“On the other hand Jos has a dysfunctional squad of players. Poorly selected, poorly prepared, not a settled team, many not sure of their roles, patchy form, confidence wobbly and to cap it all England’s best two and most influential white-ball players have not been available.”
Boycott’s voice was added to by former England Test captains Nasser Hussain and Michael Atherton, who have both decried the sudden decline of the team’s previously dominant white-ball set-up, having entered the World Cup as reigning ODI and T20I champions.
Hussain said post-match on Sky Sports that “back to back, I’ve not seen England play as badly as that”, adding that the team’s issues are less to do with the frequently-criticised The Hundred or a lack of 50-over cricket in the build-up to the tournament as it is the sudden and collective loss of form of the English batting order.
“If you walk in that dressing room now and asked them to put their hand on their heart and say, are you in good nick? I reckon maybe one or two could say that,” Hussain said, later doubling down with a scathing editorial in the Daily Mail.
“They have all collapsed as a unit and their form has deserted them. Compare that to South Africa and their batting lineup, everyone’s in nick. You look at India and their batting lineup, Rohit [Sharma], KL Rahul, Virat Kohli, Shubman Gill – all in nick.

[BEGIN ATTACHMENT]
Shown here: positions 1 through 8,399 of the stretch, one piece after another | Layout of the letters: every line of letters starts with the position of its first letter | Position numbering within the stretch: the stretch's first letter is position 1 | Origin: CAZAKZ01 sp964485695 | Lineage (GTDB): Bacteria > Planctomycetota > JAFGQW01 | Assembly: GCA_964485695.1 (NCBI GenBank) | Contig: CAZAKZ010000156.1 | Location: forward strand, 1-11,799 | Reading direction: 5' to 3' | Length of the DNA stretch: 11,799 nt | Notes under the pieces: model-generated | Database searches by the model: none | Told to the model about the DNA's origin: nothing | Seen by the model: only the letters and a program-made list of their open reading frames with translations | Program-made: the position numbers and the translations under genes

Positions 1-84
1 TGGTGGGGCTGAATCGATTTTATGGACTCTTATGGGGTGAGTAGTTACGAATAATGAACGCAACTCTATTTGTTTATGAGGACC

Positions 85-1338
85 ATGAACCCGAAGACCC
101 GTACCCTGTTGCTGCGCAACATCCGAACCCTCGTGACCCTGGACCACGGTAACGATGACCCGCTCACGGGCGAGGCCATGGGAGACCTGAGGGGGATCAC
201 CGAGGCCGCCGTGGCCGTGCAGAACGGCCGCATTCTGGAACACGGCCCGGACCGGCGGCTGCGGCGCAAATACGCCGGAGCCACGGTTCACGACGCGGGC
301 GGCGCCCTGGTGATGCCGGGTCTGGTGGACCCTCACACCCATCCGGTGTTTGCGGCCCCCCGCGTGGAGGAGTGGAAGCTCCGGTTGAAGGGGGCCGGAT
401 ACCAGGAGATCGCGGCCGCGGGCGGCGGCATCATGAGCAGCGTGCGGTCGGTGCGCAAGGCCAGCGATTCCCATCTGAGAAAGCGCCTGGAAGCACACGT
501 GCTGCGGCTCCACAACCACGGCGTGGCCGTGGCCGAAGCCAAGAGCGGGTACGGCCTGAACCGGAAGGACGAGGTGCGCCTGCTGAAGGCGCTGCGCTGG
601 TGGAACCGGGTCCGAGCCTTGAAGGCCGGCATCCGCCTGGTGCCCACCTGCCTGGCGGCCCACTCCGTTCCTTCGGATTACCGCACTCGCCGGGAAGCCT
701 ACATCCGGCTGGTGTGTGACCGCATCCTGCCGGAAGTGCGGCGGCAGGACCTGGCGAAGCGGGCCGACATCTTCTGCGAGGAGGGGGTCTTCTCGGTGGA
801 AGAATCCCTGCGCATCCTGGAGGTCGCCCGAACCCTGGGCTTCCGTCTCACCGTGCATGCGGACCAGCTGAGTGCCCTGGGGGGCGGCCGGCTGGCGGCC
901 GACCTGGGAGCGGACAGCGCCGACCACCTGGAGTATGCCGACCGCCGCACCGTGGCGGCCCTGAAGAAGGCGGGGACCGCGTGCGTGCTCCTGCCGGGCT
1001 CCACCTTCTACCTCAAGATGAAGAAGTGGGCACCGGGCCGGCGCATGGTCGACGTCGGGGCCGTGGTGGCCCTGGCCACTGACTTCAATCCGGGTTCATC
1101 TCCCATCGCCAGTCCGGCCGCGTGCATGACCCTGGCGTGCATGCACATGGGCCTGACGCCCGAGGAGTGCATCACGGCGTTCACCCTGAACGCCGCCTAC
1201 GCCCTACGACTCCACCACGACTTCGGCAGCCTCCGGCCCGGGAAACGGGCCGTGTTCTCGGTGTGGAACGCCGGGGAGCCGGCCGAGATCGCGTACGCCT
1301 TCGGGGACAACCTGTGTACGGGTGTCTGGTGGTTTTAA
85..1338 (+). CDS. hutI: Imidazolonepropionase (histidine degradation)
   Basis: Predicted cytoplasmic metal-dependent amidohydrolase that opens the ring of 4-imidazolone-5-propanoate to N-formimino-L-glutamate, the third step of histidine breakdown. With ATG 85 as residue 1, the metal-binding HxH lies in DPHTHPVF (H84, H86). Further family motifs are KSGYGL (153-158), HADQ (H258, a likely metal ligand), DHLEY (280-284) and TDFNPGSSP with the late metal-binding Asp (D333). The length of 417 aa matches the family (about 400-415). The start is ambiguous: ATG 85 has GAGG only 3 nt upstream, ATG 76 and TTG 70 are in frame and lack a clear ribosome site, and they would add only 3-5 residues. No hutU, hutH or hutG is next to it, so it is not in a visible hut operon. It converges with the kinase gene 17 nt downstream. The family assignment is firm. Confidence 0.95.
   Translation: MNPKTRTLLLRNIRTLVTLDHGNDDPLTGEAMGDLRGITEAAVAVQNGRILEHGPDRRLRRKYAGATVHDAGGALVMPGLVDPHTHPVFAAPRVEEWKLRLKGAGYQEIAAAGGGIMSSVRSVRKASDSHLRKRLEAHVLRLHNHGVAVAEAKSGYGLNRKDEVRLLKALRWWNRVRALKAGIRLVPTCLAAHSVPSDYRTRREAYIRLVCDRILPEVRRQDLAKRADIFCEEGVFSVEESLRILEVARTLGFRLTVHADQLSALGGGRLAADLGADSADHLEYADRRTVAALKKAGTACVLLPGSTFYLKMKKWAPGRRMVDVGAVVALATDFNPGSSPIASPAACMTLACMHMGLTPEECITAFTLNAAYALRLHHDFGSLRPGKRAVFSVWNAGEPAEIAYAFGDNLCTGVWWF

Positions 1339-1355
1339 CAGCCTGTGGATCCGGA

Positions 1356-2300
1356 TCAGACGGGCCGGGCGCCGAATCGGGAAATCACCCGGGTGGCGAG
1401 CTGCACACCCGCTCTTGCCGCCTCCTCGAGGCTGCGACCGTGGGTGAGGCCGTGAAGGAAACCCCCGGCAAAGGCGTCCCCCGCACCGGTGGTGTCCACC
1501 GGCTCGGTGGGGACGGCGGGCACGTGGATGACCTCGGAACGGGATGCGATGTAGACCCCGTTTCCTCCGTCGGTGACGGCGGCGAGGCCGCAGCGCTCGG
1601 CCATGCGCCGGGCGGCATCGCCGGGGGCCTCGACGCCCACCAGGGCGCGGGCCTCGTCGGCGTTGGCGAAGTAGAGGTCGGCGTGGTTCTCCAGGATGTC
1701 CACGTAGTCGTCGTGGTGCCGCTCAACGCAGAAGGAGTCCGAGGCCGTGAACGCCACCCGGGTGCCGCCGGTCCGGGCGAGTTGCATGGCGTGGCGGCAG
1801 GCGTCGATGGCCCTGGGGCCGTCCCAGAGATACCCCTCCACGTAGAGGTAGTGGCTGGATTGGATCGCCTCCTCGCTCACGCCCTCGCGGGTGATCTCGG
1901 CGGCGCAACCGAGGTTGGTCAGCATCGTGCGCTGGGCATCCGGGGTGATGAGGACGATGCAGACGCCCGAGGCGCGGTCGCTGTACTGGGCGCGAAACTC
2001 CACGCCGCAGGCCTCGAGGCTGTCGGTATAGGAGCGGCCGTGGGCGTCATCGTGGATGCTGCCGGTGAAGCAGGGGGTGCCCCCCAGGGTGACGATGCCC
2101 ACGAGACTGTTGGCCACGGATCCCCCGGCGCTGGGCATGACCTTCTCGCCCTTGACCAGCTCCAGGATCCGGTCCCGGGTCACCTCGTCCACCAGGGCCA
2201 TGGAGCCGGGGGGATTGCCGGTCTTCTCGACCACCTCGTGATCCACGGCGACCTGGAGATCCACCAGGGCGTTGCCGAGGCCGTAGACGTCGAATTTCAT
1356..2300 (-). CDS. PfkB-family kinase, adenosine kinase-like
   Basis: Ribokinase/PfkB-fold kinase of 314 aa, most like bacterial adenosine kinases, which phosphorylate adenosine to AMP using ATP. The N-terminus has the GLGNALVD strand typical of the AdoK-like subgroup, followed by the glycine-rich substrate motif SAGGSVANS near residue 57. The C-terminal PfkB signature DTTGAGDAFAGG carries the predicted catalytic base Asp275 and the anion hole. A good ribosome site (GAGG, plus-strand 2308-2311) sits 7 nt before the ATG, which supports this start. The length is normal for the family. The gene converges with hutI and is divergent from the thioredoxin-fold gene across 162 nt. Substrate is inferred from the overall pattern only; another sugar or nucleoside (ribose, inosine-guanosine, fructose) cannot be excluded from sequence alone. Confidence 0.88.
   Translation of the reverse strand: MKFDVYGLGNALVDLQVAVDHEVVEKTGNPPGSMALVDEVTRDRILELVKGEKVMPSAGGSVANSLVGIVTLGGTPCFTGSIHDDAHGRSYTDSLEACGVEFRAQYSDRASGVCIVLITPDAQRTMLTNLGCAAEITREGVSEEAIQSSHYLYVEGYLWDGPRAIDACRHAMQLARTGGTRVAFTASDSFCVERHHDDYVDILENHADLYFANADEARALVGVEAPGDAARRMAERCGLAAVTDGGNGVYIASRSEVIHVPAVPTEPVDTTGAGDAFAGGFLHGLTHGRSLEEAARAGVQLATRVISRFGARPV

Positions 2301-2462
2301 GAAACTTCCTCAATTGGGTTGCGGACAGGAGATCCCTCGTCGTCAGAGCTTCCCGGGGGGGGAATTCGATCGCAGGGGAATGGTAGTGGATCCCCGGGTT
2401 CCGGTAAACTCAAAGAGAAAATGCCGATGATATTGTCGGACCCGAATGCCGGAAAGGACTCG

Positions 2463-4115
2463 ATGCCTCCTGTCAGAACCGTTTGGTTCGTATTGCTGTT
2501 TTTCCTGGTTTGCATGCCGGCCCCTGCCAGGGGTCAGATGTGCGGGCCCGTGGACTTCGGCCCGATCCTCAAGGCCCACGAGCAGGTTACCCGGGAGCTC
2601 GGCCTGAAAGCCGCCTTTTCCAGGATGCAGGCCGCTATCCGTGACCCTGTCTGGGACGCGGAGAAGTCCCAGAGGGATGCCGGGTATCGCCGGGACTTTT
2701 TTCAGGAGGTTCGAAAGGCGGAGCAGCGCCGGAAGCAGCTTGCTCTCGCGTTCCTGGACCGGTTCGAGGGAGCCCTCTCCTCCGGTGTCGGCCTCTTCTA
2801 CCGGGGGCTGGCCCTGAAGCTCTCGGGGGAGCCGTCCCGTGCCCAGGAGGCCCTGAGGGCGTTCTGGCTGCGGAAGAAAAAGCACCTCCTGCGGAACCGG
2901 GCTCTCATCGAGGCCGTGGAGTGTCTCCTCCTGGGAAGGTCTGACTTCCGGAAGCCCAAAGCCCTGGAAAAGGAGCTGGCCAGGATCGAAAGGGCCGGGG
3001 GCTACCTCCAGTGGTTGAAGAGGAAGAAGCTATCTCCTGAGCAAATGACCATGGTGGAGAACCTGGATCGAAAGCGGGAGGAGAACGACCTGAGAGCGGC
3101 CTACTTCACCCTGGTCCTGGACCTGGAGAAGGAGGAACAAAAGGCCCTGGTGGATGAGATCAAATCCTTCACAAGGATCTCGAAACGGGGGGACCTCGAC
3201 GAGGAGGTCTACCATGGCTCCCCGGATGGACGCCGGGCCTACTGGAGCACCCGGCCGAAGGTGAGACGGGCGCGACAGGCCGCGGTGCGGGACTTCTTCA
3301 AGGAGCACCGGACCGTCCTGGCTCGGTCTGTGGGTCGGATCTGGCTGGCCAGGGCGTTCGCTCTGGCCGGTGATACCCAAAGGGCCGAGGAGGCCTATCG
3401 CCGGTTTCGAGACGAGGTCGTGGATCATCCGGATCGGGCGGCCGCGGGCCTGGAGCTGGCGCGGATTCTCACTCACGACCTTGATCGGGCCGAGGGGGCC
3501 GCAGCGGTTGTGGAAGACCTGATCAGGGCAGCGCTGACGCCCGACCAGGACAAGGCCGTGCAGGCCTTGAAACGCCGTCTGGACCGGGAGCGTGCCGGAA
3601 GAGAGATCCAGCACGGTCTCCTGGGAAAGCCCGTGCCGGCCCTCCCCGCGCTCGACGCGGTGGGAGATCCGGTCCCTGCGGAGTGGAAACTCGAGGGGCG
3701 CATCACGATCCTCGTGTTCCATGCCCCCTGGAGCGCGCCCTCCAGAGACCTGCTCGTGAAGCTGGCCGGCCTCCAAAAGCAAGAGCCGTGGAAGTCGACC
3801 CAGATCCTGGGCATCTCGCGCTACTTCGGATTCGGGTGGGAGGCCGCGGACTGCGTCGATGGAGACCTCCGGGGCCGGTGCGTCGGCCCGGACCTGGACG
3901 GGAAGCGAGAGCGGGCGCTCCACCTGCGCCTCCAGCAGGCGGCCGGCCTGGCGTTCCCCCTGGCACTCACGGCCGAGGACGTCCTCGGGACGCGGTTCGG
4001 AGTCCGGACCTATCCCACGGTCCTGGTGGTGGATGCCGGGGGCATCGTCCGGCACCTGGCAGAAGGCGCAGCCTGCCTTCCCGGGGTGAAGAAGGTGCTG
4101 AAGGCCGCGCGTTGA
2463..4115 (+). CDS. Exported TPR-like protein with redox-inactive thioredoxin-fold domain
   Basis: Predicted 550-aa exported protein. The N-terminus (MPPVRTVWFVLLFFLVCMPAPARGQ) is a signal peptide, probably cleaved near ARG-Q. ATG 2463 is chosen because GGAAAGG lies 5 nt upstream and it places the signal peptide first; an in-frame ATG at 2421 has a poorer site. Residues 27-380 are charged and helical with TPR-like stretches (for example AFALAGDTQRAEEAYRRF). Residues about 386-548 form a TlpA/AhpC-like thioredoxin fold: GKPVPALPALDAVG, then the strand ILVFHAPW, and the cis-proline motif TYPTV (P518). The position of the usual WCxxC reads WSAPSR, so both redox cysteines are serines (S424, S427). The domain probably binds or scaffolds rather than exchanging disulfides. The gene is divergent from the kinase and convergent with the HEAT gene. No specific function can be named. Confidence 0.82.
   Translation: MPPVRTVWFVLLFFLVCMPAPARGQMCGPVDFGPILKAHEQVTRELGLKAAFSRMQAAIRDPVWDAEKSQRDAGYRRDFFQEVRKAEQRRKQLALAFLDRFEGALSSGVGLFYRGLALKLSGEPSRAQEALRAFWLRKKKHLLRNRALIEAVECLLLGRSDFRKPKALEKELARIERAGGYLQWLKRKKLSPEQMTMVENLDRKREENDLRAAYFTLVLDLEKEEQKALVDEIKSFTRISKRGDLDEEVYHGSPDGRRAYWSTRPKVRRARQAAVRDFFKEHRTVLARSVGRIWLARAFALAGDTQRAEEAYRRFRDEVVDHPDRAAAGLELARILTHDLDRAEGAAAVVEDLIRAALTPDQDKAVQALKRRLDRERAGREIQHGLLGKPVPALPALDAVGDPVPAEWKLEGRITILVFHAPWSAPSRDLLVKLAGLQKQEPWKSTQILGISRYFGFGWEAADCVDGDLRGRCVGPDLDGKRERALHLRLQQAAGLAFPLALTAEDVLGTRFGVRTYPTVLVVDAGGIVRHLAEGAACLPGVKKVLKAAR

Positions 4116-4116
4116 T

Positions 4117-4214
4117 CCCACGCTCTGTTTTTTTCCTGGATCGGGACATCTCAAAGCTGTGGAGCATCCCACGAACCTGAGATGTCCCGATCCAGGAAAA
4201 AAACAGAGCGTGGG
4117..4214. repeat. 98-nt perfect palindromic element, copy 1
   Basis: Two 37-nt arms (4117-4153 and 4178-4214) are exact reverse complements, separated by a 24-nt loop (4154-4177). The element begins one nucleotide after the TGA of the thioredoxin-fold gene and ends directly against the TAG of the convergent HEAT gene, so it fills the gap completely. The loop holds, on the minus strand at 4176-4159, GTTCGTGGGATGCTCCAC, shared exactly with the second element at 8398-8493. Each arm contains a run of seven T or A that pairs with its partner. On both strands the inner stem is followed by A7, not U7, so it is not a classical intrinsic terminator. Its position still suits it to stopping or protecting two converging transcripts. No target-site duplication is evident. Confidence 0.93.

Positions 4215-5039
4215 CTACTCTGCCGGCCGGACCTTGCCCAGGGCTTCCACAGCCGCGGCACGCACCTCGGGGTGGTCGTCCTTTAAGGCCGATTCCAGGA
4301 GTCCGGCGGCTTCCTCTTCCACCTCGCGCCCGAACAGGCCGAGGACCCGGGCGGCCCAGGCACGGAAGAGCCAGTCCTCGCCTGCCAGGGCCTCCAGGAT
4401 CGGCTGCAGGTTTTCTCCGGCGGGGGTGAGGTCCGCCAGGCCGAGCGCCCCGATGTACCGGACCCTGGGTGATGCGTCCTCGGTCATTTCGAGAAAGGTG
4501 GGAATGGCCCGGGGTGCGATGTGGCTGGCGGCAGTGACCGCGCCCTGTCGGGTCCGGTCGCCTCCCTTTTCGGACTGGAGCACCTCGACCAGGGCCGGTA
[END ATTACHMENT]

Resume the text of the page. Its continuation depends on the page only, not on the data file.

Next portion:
“Some of those cricketers on that park today would go in your best ever England white ball XI. It’s just been a bridge too far for most of them.
“What I don’t like is giving players a cop out… when we win the 50-over World Cup and the 20-over World Cup, aren’t they great? We’re brilliant. And when the wheels come of it’s the structure. It’s the structure of English cricket, we’re a disgrace.
“We play 20-over cricket, we play 100-ball cricket, we don’t play enough 50-over cricket – how much 50-over cricket domestically has Virat Kohli played? Or Heinrich Klaasen or anyone out here?
“That’s what’s made this great side over the last six years, travelling round the world playing T20 franchises. It’s such a lame excuse.”
Atherton described the England players as looking ‘dazed and shell-shocked, unable to comprehend what has befallen them’, and wrote in The Times that the Sri Lankan defeat officially represented the ‘end of an era’ for English white-ball supremacy.
“Each defeat, now four in five matches, has chipped away at the confidence of a group of players at the end of a cycle,” Atherton wrote.
“No batsman looks in any kind of form. Every player has been used; some discarded and used again. They lost faith in their all-rounder strategy before the South Africa match, making three changes, and then went back to it here, making three more.
“Players sense uncertainty in decision-making – and there has been a lot of uncertainty.
“It was hard to think that they could put in a worse performance than in Mumbai but they managed it with the bat in Bengaluru.”
Speaking after the match, Buttler admitted his team had been ‘short of our best by a very long way’, saying there is ‘no clear answer’ as to how to turn their fortunes around.
“It’s incredibly tough, an incredibly disappointing tournament. As captain, you feel that a lot,” he said.
“We’ve been short of our best by a very long way. I’m disappointed for myself and the boys that we’ve not given a good account of ourselves… if there was one golden nugget that we’re not doing then we’d pick that up.”
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England’s tournament may only stay mathematically alive until Sunday evening (AEST), when they face the daunting challenge of tournament hosts India in Lucknow, with defeat certain to end their semi-final chances for good.